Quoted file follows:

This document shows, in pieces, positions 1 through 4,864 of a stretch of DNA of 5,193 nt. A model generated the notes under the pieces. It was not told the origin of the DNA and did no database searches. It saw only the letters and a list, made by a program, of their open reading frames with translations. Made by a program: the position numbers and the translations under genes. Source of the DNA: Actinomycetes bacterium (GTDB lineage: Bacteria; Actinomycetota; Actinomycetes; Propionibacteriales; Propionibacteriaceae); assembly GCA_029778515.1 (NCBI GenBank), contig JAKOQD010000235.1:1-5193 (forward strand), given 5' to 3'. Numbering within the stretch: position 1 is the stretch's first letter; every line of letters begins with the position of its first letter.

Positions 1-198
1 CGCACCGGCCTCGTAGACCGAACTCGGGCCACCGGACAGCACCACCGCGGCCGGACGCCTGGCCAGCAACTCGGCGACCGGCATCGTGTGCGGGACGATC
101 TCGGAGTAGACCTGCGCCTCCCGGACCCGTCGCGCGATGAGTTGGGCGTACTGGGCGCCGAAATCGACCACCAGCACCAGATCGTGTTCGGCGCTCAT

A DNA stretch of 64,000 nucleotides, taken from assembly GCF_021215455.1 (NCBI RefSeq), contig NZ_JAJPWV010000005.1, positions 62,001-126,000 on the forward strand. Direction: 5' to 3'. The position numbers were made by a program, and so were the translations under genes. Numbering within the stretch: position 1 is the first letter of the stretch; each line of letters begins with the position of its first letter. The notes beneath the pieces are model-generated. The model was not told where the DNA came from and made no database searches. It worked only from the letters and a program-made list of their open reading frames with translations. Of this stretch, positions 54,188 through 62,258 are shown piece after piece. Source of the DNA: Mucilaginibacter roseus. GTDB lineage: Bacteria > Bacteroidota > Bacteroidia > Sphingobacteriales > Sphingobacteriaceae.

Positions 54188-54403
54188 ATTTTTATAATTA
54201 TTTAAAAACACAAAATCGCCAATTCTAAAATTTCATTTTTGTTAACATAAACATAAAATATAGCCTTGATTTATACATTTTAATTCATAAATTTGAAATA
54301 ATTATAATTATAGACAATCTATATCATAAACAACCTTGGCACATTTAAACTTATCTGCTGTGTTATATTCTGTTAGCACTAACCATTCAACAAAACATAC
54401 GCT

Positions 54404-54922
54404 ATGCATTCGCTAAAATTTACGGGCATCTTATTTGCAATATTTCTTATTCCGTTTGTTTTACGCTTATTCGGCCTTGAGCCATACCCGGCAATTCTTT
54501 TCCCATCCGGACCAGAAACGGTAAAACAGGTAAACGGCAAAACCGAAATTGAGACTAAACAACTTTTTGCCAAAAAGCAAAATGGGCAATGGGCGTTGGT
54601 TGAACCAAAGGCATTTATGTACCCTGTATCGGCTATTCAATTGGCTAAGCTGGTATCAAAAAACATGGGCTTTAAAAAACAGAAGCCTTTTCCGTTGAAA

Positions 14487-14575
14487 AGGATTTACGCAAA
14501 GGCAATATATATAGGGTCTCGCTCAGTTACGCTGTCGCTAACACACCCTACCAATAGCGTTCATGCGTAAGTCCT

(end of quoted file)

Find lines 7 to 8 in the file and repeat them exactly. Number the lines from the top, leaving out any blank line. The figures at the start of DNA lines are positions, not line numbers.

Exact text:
54188 ATTTTTATAATTA
54201 TTTAAAAACACAAAATCGCCAATTCTAAAATTTCATTTTTGTTAACATAAACATAAAATATAGCCTTGATTTATACATTTTAATTCATAAATTTGAAATA